The 10 Most Important Restaurants of 2015 in NYC

From veggie-forward to mid-range Indian fare
December 14, 2015
by Kelly Dobkin

While 2015 had its fair share of bumps in the road (between notable closings and chef departures), NYC's dining scene saw an impressive crop of new restaurants setting trends and influencing chefs nationwide. The veggie-forward trend continued to explode with spots like Brooklyn's Semilla and the return of Amanda Cohen's Dirt Candy (and Jean-Georges' upcoming ABCV); food halls proliferated with the addition of Gansevoort Market and UrbanSpace Vanderbilt; and chefs like David Chang and Brooks Headley went fast-casual with spots Fuku and Superiority Burger. 2015 was one long strange trip. Here are the 10 most important stops along the way.


​This unassuming, casual sibling to Jeremiah Stone and Fabian von Hauske’s Contra made quite a splash after debuting in June. Inspired by similar, wine-focused eateries in Europe that offer two experiences (with varying levels of formality) in the same space, Wildair's concept is basically a stripped-down, walk-in-focused American restaurant that's casual and accessible. "It's huge in Paris and Copenhagen," von Hauske tells us. "Two places where we spent time. It's interesting to me, the idea that you can have a very creative meal but you can also go to the same place [next door] and enjoy the same focus and understanding of products, but just a more casual expression of it.”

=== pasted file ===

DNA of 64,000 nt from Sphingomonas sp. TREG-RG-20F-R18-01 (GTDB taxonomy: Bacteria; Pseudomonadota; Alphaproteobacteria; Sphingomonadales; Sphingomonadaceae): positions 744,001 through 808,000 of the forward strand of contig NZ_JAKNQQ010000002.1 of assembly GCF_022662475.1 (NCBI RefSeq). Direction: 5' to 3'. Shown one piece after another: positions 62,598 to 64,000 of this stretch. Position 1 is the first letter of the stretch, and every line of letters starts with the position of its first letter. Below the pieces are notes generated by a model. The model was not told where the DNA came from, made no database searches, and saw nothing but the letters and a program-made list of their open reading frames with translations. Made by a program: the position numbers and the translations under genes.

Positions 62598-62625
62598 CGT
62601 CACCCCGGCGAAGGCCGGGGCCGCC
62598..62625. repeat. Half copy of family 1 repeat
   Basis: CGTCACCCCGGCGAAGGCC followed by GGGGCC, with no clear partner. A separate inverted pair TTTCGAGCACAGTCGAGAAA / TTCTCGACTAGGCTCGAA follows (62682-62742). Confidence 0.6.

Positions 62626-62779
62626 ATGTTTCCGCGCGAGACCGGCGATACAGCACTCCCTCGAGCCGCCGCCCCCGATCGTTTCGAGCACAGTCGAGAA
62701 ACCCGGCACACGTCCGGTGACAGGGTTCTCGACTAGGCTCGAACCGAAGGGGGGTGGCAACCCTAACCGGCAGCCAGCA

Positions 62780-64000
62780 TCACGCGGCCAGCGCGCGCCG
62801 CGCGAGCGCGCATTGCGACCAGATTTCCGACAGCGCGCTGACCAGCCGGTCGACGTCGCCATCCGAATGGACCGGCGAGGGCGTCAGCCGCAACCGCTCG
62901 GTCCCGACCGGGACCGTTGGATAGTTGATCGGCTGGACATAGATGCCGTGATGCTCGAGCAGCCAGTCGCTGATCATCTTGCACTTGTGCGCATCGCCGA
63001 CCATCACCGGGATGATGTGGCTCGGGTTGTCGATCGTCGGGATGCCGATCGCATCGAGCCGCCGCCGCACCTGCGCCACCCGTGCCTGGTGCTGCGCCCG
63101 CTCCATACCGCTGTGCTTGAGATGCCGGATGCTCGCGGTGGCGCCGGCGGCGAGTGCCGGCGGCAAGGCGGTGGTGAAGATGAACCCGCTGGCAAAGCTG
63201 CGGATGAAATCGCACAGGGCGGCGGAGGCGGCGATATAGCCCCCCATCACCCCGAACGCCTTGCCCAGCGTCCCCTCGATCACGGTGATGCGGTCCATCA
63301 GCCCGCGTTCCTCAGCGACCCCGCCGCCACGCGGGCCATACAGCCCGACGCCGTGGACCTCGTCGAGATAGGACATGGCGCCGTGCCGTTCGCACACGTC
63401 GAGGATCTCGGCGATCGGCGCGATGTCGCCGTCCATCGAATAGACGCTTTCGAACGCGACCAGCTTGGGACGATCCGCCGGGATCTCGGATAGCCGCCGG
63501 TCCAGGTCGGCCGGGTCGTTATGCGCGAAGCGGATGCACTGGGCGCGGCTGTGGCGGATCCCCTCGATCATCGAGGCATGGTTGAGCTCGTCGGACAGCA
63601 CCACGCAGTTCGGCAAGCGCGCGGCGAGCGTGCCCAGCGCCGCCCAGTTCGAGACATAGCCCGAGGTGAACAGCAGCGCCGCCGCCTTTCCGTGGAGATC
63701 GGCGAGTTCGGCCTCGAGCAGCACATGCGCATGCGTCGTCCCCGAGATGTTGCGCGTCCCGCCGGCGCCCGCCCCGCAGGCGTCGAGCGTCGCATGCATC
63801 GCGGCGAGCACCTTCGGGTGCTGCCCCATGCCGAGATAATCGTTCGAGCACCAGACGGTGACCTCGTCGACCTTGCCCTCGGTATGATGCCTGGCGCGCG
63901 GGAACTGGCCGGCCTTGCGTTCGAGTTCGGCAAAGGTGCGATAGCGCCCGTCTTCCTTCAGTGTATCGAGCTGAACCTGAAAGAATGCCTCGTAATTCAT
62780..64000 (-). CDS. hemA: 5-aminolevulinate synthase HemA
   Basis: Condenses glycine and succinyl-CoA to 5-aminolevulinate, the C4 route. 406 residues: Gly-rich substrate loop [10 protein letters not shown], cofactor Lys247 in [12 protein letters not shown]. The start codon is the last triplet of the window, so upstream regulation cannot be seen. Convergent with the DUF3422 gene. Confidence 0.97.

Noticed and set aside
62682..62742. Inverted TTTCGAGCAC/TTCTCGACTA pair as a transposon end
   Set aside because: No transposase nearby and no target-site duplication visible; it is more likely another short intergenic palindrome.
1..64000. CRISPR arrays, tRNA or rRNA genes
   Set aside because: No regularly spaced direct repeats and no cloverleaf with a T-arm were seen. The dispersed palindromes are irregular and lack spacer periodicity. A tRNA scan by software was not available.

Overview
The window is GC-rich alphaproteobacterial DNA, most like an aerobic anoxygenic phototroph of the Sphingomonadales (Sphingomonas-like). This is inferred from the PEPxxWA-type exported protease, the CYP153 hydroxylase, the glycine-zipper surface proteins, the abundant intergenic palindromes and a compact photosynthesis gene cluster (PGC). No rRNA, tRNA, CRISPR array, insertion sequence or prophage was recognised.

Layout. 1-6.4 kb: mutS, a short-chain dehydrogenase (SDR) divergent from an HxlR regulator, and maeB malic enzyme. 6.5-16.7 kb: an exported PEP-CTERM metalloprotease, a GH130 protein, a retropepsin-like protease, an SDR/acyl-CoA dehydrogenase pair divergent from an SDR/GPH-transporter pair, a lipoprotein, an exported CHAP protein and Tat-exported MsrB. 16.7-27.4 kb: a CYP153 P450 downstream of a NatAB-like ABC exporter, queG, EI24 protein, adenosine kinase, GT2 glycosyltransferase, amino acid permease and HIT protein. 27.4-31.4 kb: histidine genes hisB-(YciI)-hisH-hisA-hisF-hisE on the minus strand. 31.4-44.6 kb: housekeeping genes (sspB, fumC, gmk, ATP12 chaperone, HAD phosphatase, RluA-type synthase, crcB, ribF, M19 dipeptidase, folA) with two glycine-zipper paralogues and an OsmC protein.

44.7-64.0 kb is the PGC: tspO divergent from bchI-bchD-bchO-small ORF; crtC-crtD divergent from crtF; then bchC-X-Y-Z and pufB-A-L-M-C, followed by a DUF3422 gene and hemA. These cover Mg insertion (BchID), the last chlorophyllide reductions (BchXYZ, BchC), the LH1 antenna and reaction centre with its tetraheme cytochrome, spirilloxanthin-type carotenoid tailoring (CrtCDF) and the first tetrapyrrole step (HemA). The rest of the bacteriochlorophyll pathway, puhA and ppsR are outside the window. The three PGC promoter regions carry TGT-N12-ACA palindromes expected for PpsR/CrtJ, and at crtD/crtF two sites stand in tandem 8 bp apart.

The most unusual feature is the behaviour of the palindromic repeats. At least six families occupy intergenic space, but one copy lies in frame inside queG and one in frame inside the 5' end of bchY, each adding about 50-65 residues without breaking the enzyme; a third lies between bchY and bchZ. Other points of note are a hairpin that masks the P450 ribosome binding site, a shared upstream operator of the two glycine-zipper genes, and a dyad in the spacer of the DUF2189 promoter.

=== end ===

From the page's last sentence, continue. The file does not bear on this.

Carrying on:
Wildair doesn’t feel fussy or formal, the high-top tables with cubbies feel like schoolroom desks and the simple exposed-brick space allows a partial view of the kitchen. But within this low-stakes environment, the wunderkind chef duo wows with creative plates like the uni darphin, fried squid with young basil and pork shoulder Milanese, paired with some of the best natural wine you’ve ever tasted care of sommelier Jorge Riera.  

142 Orchard St.; 646-964-5624